An Introduction to Geriatric Extreme Mountain Biking

It was four weeks ago today that a rogue rock in the trail catapulted me over the bars and tossed me ribs-first into another boulder. The gory details of that crash are exaggerated…err, I mean elaborated in my Xanga post of December 6th (judyrutrider.xanga.com). So, after yet another lengthy convalescence, I felt ready to hit the trail again today.

Sally, my constant companion, brought her two nephews along, which always lends a bit of fun to the ride. There’s nothing like sharing a favorite trail with someone new. These young men, though very fit, were not familiar with our trails, which consist of little more than a narrow footpath winding around boulders, cactus, and dry stream beds.

This is my partner, Mike, making a technical section of trail look perfectly ridable. My success rate of clearing this section is only about 70%.Riding the Wash March 2008 (4)

One of the boys was a skilled bike handler but the other not so much. Young men almost always assume that they can outpace old women on a bike, especially after waiting for us on the climb. What they don’t understand is that thirty years of experience makes up for twenty year-old testosterone. I frequently caution them as they precede me down a technical descent, that age and treachery will win out over youth and skill every time; but in reality, age in this context means experience and treachery is more like skill.

Both young men followed Mike (that’s my husband who is crazy fast) down the trail with me, then Sally in pursuit. I quickly caught up with the less experienced boy, Robert, and as we approached a particularly intimidating section, I slowed down to allow him time to muddle through it.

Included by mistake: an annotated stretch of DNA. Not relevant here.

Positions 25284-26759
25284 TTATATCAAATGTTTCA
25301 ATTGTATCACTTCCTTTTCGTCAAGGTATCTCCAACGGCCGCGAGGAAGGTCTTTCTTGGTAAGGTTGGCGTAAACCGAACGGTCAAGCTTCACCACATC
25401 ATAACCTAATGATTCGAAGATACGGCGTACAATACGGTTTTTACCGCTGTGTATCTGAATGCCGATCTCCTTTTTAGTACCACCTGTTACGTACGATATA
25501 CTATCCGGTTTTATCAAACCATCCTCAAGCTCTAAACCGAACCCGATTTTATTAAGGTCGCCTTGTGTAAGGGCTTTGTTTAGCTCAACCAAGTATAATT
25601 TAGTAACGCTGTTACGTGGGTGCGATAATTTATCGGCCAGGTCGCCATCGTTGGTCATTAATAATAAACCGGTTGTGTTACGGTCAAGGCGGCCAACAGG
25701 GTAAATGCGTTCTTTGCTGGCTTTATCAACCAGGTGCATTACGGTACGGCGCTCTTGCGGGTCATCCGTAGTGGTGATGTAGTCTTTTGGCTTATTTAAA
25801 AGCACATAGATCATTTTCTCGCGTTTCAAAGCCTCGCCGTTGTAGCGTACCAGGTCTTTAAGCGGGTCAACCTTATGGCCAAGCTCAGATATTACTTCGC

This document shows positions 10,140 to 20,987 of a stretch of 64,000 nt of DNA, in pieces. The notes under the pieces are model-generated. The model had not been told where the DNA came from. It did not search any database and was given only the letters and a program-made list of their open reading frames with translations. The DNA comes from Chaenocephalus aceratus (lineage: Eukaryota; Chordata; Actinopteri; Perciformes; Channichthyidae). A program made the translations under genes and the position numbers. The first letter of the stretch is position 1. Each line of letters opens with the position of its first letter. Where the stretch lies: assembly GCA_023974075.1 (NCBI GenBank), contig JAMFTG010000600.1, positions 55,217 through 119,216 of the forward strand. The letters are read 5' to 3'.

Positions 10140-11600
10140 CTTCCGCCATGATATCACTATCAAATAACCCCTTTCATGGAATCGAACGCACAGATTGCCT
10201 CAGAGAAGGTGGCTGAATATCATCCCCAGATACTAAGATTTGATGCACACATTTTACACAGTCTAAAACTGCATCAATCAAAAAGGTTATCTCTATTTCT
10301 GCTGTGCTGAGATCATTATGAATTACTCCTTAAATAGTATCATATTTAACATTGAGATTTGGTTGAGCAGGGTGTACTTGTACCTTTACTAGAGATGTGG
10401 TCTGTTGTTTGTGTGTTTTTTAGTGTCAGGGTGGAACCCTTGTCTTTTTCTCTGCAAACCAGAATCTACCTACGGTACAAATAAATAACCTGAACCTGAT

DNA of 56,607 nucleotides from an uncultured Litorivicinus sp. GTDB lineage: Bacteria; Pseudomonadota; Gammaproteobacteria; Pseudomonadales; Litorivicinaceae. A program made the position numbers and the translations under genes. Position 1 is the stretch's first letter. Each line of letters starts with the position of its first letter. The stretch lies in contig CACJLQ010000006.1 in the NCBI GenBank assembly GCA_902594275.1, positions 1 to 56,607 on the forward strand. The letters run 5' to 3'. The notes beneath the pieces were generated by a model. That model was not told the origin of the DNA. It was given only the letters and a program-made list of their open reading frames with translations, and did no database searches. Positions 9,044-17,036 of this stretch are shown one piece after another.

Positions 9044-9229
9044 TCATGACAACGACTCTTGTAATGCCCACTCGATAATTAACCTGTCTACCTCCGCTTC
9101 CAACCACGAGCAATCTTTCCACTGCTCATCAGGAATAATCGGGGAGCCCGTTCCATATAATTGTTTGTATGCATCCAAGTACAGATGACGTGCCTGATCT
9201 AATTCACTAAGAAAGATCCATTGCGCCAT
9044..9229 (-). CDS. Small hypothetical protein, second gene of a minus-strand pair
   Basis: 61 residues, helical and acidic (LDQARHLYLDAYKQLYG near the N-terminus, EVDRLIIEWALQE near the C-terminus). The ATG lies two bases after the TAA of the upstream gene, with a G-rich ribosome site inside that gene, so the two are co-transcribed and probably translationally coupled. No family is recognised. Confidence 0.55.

The trail winds through a few good sized boulders and then drops steeply off the side of a levy that’s about ten feet high. The roll out at the bottom entails rolling over a rock ramp which, gives most novice riders pause.

As expected, Robert stopped at the top of the drop off and looked it over, while I slowly coasted up behind him expecting he would move on. By the time I realized he wasn’t moving, I’d lost all momentum and like a plane stalling, I plummeted, head first, over the side of the levy. (note to self: learn to track stand ASAP) Maybe a more appropriate adage in this case would be “Pride goeth before a fall”.

Poor Sally! For the second ride in a row, she was witness to my ineptitude and had to pull my bike off me. Her comment was, “THAT didn’t look good.”

I lay where I fell, head downhill from my feet, and took inventory of the damage. Luckily, my helmeted head took the brunt of the crash and my cracked rib suffered no additional damage. Once I decided that nothing seemed to be broken, I gingerly righted myself and climbed back up the embankment to where my bike waited, none the worse for the wear.

With my confidence thoroughly shaken, I continued down the trail, and when we regrouped, I made sure Robert was behind me. The good news is that I rode through the rock garden that threw me a few weeks ago with nary a second thought.

Here “the road less traveled” beckons to the seasoned cyclist.

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